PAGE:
actual use.

The King George V Class

Having largely exonerated the Nelsons' designers let
us turn our attention to the KGVs. In the mid 1930s
the long "battleship holiday" was at an end and the
British, Germans, French, Italians, Americans,
Japanese and even the Russians were all planning new
building programmes. The British were very concerned
about the enormous cost involved and were very keen to
keep the size of these new ships down to the minimum
by international agreement. The result was the Second
London Naval Conference, which agreed in 1936 to
limits of 35,000 tons on displacement and l4in. on gun
calibre. Unfortunately there were various escape
clauses (and Japan and Germany weren't involved
anyway) so in the end it was only the British,
desperately keen to make a start and to set a good
example, who adhered to the l4in. limit.

It is worth at this point reviewing briefly some of
the main considerations of the designers. It was
necessary first of all to balance the three main
priorities; armament, protection and speed; all very
demanding of weight and space. Within these choices
lay others. How should the protection be arranged? How
important was vertical armour against short range fire
in comparison with horizontal protection against long
range gunnery and aircraft bombs? Should the armament
consist of a few large guns of great power or a larger
number of lighter weapons with a greater chance of
hitting the target?

These considerations often influenced each other. This
particularly applied to the arrangement of the
armament; to concentrate the guns in a few large
turrets saved not just on the armour need to protect
the turrets and barbettes but also reduced the length
of the armoured citadel around the armament and
machinery and therefore reduced the weight of armour
needed still further. On the other hand, the loss in
action of one large turret would have a serious effect
on the fighting ability of the ship. Even with the
machinery there were choices to be made; to select
high pressure equipment with its much improved
efficiency and reduced size and weight, or to stick
with older but more reliable methods?

It is interesting to examine the effects of the
choices made by the various nations involved. The
French went for high speed and high levels of
protection, achieved by a very economical armament
layout of eight 15in. guns in two quad turrets mounted
forward. This layout, featured in the Jean Bart and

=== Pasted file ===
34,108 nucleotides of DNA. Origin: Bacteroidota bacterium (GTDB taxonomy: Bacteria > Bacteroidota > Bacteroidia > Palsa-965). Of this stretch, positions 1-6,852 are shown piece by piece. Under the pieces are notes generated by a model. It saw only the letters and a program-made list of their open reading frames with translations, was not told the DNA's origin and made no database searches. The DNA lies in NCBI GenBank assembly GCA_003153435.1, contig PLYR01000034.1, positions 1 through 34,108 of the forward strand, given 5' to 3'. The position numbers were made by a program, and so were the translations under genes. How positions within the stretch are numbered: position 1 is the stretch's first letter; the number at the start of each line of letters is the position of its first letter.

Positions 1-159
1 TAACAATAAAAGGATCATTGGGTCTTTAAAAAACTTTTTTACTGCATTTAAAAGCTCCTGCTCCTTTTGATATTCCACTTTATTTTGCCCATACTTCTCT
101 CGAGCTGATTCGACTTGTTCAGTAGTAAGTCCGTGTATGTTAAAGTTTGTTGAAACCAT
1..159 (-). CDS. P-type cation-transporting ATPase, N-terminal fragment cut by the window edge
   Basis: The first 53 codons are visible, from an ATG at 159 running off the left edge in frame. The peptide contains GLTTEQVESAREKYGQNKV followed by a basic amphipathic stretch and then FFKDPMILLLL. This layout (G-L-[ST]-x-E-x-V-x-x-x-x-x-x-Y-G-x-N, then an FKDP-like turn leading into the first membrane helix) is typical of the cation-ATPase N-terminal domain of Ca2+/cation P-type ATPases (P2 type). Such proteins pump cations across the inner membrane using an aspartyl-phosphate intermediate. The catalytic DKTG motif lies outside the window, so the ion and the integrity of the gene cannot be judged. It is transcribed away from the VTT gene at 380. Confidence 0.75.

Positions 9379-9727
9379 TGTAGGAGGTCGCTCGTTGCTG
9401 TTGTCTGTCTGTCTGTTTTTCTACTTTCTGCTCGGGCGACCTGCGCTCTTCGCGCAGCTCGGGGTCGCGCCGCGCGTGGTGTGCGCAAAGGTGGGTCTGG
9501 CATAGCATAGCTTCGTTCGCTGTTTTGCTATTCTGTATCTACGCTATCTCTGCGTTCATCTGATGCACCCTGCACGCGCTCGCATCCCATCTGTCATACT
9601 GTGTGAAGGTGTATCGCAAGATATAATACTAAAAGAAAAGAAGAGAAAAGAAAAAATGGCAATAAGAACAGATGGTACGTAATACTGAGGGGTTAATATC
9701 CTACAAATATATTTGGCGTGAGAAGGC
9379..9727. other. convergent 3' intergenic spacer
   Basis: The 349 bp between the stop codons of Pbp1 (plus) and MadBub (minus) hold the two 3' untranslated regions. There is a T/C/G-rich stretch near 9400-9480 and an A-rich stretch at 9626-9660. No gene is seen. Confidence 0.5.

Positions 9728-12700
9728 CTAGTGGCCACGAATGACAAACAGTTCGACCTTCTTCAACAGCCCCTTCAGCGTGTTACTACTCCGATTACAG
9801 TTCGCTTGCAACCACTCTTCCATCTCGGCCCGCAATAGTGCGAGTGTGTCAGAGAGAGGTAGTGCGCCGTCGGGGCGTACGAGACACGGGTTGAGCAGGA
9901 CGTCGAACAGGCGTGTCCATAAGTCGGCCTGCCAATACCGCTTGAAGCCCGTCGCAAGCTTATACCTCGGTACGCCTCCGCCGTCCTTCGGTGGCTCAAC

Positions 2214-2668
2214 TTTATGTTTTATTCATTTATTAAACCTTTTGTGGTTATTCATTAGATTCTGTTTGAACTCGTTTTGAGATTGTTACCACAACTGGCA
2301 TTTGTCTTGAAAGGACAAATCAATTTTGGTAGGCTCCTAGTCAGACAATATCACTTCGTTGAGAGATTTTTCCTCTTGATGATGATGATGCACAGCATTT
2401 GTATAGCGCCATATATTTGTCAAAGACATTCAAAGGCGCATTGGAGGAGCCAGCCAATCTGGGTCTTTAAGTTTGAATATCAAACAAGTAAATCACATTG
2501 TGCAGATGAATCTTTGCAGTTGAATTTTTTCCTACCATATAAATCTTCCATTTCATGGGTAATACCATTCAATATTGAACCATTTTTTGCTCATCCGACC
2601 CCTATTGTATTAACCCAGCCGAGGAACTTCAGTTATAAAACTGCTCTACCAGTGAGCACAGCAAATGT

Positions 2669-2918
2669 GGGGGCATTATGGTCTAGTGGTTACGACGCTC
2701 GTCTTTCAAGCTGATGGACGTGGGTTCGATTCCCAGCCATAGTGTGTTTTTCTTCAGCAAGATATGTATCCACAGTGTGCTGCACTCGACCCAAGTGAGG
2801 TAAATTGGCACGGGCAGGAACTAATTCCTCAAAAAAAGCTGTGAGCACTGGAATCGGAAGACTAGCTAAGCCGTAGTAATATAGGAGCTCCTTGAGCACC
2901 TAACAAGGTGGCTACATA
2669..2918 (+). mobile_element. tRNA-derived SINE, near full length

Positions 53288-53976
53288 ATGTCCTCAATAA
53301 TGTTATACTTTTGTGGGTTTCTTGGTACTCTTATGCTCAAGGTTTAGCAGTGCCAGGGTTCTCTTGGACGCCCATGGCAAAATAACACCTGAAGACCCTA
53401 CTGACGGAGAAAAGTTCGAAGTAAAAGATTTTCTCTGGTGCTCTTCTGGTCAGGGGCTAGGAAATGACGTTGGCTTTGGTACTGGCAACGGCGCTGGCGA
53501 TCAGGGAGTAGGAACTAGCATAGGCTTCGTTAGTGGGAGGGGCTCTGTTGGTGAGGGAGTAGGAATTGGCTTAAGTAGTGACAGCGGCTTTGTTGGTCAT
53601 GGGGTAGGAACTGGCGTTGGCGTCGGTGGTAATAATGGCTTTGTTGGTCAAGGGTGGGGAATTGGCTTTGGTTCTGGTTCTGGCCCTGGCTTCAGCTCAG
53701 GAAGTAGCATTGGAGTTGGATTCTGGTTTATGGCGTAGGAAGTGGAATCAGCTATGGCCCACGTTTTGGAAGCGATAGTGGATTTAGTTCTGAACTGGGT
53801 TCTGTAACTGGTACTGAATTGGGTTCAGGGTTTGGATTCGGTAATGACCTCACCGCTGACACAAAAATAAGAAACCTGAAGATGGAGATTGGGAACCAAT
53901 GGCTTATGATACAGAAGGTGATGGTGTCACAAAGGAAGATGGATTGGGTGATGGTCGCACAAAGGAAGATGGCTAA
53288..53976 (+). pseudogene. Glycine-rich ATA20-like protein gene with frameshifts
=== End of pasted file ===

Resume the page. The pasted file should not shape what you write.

Richelieu, gave a formidable forward fire well suited
to the ships' intended role as Scharnhorst/Gneisenau

At the other extreme, only the Germans retained the
traditional eight guns in four turrets in the l5in.
Bismarck and Tirpitz. This layout was wasteful of
weight although offering advantages in minimising the
effect of the loss of a turret. Given the vessels'
high speed this should in theory have meant they were
very poorly armoured, which they would have been had
they not exceeded the 35,000 ton standard by some 20%.
In fact, they were not as well armoured as the KGVs.

The Americans and the Italians both took the middle
ground of nine guns in three turrets as being the best
overall compromise, but differed thereafter in
priorities. The Italians chose speed at the expense of
protection in their Romas, the Americans the reverse
in the Washington and South Dakota classes; until the
Iowa class when they had both (at the cost of another
10,000 tons). The Japanese Yamatos featured enormous
(l8in.) gunpower and massive (although flawed)
protection, but they were in a different size class

This brings us back to the KGVs. The original design
featured twelve l4in. guns in three quadruple turrets
but increasing worries over keeping to the weight
limits led to the reduction of B turret to a twin.
These ships were therefore unique in their layout as
well as their calibre. Speed was at the low end of the
range but protection at least as good as anything of
comparable size. The loss of the Prince of Wales
demonstrated the vulnerability of the "underpinnings"
to underwater damage, but then so did that of the
Bismarck and it is unlikely that any other ship would
have fared better if hit in the same place.

In practice, the l4in. calibre proved adequate to meet
the demands made upon it, but it cannot be denied that
the armament was surprisingly troublesome.
Surprisingly for two reasons; the British had a long